Most Irish businesses think the government isn't doing enough to help them

However, companies are more positive now than they were last year.

By Paul O'Donoghue Reporter, Fora

JUST UNDER TWO-THIRDS of Irish companies feel the State is not doing enough for small and medium businesses (SMEs), according to a new study.

The findings came in the second Magnet Regional Business Barometer study which surveyed 540 SMEs across the country.

The research was commissioned by telecoms provider Magnet and was carried out by Amárach Research across eight regional authority areas in January 2016.

It was found just 24% of companies feel that the government is doing enough for SMEs.

However, attitudes towards the State are improving. Although 62% of firms polled said the government is not doing enough, this figure was down from 86% in 2015.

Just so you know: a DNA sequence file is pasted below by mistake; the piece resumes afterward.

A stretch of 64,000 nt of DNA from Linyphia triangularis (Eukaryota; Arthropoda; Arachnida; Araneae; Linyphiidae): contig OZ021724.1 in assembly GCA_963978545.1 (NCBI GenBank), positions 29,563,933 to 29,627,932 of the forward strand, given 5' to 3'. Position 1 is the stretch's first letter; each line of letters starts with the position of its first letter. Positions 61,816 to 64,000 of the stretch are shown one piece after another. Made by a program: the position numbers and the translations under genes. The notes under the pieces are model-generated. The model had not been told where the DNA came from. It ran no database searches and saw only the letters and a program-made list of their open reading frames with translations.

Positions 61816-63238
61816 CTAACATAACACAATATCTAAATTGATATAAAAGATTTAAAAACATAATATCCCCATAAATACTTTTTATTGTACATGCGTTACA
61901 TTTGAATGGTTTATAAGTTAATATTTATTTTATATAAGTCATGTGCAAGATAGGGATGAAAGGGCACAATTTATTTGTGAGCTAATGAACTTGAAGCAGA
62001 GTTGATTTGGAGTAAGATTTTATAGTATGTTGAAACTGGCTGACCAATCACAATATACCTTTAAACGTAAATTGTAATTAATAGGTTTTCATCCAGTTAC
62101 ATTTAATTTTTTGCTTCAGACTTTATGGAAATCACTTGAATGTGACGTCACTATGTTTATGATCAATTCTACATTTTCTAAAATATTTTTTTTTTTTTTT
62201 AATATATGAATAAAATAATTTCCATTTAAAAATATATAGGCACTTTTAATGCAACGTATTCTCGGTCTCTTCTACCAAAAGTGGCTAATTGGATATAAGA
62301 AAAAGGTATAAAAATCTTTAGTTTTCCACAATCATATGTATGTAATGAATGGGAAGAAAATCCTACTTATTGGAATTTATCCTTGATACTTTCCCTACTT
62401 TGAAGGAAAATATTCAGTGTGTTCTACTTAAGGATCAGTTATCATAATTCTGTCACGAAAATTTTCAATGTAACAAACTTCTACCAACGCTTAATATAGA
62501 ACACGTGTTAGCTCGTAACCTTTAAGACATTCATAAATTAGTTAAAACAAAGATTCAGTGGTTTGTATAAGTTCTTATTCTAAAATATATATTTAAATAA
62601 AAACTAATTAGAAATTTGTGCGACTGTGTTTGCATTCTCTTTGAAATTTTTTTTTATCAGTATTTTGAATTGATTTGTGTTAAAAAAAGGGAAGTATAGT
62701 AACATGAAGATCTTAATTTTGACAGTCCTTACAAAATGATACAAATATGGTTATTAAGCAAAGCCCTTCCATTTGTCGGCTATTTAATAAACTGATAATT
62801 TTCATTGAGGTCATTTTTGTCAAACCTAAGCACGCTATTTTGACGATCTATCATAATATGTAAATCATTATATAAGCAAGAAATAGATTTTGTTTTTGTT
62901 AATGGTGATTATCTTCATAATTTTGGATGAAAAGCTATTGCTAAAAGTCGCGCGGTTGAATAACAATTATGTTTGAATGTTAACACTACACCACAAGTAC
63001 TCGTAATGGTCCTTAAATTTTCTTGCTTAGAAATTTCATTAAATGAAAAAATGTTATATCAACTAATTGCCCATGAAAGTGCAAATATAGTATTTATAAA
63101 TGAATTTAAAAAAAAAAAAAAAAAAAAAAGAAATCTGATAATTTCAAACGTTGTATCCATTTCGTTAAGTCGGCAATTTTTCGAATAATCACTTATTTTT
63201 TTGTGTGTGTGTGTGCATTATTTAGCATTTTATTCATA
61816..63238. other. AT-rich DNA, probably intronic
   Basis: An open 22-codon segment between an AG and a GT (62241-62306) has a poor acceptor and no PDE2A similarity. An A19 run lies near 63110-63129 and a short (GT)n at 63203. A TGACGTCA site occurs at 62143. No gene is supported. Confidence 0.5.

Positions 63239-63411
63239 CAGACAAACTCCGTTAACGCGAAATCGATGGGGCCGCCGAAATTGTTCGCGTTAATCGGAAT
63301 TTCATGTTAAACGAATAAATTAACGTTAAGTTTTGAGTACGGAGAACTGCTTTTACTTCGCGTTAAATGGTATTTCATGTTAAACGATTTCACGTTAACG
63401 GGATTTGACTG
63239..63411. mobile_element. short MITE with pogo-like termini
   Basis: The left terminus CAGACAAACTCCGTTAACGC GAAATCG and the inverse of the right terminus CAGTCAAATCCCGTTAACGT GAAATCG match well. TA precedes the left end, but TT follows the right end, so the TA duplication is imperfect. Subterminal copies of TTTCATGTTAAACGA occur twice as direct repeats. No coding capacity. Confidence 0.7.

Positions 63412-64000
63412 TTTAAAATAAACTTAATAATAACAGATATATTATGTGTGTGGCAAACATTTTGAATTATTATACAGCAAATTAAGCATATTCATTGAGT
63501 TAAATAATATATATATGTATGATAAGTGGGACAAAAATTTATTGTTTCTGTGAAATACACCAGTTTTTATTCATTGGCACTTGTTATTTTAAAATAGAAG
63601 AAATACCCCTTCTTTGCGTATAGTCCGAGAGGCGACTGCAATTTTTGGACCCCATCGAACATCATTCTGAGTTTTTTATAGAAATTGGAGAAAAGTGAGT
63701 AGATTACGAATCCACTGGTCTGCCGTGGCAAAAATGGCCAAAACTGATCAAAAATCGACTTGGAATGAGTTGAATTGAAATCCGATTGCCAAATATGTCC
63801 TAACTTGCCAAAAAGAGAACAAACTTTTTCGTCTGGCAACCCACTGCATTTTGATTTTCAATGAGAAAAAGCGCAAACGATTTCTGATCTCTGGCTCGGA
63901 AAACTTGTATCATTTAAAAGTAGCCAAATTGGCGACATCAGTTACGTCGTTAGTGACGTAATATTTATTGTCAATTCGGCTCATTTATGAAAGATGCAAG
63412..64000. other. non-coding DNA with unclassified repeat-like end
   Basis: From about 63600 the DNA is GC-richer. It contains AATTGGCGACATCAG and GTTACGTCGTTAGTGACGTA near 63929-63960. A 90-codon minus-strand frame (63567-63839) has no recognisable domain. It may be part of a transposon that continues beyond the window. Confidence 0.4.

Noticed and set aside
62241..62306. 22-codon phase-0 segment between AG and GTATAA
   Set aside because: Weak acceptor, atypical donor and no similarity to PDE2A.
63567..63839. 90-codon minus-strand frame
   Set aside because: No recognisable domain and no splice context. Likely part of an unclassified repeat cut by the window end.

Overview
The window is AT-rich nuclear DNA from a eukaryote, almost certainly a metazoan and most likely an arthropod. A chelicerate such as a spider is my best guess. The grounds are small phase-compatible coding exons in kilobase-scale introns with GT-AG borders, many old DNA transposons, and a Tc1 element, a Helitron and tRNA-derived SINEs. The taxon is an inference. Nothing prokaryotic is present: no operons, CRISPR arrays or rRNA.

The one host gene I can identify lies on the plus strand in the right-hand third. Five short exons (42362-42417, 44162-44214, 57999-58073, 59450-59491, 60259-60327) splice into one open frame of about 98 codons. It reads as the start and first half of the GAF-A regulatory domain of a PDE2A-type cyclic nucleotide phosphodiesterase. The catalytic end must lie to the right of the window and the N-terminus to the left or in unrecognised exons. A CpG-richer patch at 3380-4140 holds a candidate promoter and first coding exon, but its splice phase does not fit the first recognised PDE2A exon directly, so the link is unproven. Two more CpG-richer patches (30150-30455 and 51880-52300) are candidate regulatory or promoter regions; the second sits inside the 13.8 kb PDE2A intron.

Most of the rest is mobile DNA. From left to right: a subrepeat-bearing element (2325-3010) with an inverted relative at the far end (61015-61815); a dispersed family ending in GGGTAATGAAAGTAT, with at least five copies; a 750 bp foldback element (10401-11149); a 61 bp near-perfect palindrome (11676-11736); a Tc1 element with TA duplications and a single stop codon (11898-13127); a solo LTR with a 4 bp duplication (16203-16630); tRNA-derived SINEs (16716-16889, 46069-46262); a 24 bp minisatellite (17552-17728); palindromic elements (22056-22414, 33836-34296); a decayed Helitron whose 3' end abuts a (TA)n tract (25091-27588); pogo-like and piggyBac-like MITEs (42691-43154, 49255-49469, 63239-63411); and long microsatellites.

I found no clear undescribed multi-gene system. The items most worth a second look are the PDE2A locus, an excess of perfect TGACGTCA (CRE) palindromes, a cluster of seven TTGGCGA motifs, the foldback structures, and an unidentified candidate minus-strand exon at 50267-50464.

As part of the study a range of different-sized companies were polled, from micro-businesses with between one and nine people employed, up to firms with 250 staff or more.

When asked what the government could do to aid business, just over one-fifth said it could reduce costs to the sector such as taxes and childcare. Some 17% said that grants or funding would help while 8% called for better incentives and concessions.

More companies had a positive outlook compared to last year:

  • 49% said they had a “fairly positive” view of the next 12 months.
  • 25% were “very positive”.
  • The combined 74% that had a positive outlook is up strongly compared to 2015, when the figure stood at 61%.

Few have negative view of 2016

Just 4% had a “fairly negative” view of 2016 while only 1% said they were “very negative”. Some 30% of businesses said they are likely to open new premises this year, more than three times the amount this time last year (9%).

The study also found just 11% of SMEs could name the business technology grants available to them. Nationally, only 6% of firms had availed of the Enterprise Ireland innovation voucher worth €5,000.

Amárach Research chairman Gerard O’ Neill said that the increased positive outlook among SMEs would aid economic growth.

“At the start of last year, the SMEs we surveyed were optimistic but cautious. They wanted to see the proof of recovery before committing to any investment. Twelve months later, most SMEs have the proof they need to go ahead with their expansion plans,” he said.